Please find the rest of this article on our Affirmative Action & OFCCP Law Advisor blog here.

Like EEO-1 Component 2, California Pay Data Reporting Stalls

With the future of the EEOC’s pay data collection efforts unclear, California’s effort to legislate its own race- and sex-based pay data reporting requirements likewise has stalled, for now.

Since July, California’s Senate Bill 171 (requiring private employers with at least 100 employees to submit an annual report of employee pay data broken down by race, ethnicity, and sex within specified job categories) has stalled. After the Judiciary Subcommittee passed and referred the bill to the Appropriations Committee, it was placed on the Appropriation Committee’s “Suspense File,” where bills with annual costs above $150,000 are held until the state budget has been prepared. At the hearing on August 30, the bill failed to garner sufficient votes to pass out of committee before the legislative session adjourned on September 13.

Failing to clear the necessary hurdles before the end of the legislative session, the bill must be reintroduced when the legislature reconvenes on January 6, 2020. It is unclear whether the pay data reporting bill will be reintroduced by Senate Bill 171’s sponsor Senator Hannah-Beth Jackson, another advocate in the upcoming session, or at all.

The Jackson Lewis Pay Equity Resource Group will continue to monitor and report on these developments, including whether some version of the pay data reporting bill is reintroduced when the California state legislature reconvenes. Please reach out to a Jackson Lewis attorney with any questions.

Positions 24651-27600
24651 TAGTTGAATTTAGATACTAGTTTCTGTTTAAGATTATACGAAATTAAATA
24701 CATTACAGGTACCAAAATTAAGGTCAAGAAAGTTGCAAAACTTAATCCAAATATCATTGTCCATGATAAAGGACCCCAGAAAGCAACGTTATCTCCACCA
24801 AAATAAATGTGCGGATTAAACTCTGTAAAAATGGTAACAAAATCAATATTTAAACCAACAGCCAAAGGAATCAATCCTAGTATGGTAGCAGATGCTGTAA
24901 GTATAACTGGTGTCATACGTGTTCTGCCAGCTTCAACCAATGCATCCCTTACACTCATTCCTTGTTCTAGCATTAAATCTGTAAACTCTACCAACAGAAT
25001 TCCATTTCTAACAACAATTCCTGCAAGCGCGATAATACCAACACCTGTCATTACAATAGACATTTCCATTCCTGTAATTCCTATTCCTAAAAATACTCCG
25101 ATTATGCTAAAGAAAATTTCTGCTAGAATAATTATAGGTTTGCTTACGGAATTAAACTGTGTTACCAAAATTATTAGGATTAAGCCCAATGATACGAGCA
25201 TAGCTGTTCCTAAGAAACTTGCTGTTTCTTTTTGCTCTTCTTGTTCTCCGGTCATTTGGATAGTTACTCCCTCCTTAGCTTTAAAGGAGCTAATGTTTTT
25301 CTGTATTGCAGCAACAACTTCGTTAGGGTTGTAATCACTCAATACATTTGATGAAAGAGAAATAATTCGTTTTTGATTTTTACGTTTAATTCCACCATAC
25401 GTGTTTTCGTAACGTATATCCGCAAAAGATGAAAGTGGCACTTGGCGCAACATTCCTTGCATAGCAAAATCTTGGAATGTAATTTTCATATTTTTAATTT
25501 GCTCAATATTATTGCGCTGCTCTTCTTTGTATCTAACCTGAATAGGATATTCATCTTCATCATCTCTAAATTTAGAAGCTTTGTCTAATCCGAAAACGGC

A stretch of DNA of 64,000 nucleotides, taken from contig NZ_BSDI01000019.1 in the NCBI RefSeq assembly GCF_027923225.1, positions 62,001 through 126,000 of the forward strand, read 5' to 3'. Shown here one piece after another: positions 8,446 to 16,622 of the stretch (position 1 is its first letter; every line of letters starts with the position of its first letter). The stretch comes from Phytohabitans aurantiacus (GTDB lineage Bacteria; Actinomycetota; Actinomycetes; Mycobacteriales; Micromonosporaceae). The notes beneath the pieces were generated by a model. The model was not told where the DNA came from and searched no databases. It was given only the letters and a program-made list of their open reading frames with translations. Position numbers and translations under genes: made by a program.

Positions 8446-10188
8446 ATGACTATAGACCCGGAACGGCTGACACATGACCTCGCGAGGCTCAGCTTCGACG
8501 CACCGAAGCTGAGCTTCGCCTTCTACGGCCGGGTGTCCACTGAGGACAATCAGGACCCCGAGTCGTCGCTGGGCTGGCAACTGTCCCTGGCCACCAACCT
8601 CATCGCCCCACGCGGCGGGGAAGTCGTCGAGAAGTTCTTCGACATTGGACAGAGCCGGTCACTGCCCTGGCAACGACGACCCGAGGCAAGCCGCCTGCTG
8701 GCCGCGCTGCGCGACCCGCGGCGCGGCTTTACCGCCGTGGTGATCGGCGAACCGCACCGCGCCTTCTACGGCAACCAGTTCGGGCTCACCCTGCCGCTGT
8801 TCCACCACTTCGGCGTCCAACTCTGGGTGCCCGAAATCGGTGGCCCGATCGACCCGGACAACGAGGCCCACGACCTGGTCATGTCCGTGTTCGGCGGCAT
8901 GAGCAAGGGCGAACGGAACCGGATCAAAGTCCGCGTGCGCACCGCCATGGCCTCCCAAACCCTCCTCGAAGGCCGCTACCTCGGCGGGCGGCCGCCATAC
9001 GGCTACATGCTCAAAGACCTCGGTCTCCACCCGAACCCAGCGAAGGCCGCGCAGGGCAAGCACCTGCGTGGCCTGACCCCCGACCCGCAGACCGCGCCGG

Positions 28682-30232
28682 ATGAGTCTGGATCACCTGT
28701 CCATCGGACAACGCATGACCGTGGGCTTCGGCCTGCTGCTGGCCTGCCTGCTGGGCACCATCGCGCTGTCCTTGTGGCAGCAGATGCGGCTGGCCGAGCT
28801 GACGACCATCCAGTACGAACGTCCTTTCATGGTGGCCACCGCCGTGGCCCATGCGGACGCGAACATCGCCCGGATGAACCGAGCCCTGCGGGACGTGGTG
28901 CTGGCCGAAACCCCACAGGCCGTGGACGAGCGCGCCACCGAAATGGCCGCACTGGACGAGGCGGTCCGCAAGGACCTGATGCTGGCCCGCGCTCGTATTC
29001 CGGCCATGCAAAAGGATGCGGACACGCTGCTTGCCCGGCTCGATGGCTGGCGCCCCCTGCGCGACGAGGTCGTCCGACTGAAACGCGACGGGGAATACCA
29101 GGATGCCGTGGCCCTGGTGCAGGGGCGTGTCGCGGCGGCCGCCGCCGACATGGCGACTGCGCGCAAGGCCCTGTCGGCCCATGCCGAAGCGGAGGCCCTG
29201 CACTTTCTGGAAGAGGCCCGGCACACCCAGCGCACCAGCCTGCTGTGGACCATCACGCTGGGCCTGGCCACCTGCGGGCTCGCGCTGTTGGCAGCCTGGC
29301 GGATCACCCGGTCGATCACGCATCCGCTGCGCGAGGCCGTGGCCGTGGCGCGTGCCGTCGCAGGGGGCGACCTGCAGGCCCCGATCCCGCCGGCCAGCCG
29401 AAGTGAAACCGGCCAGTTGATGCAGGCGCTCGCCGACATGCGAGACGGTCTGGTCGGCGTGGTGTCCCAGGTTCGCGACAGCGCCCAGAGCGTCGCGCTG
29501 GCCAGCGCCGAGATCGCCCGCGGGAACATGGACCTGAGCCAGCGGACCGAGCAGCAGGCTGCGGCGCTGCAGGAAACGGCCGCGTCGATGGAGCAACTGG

The Future of The EEO-1: What Does EEOC’s Information Collection Really Mean?

As we previously reported , EEOC has filed notice asking for renewed approval to collect EEO-1 Component 1 race, gender and ethnicity workforce data for the next three years (2019, 2020 & 2021), but is not seeking renewed authority to collect Component 2 pay data and hours worked. To be clear, this filing does not impact the current obligation employers have to submit 2017 and 2018 pay data by September 30, 2019.

Please find the rest of this article on our Affirmative Action & OFCCP Law Advisor blog here.

Breaking News: EEOC Will Not Seek Renewal of Pay Data Collection At This Time

As previously reported, EEOC is expected to publish tomorrow a Notice of Information Collection regarding EEO-1 Reporting.  An advance copy of the notice reports that “the EEOC is not seeking to renew Component 2 of the EEO-1.” Instead, the Commission has concluded it should consider information from the current Component 2 collection before deciding whether to submit a renewed pay data collection to OMB for approval.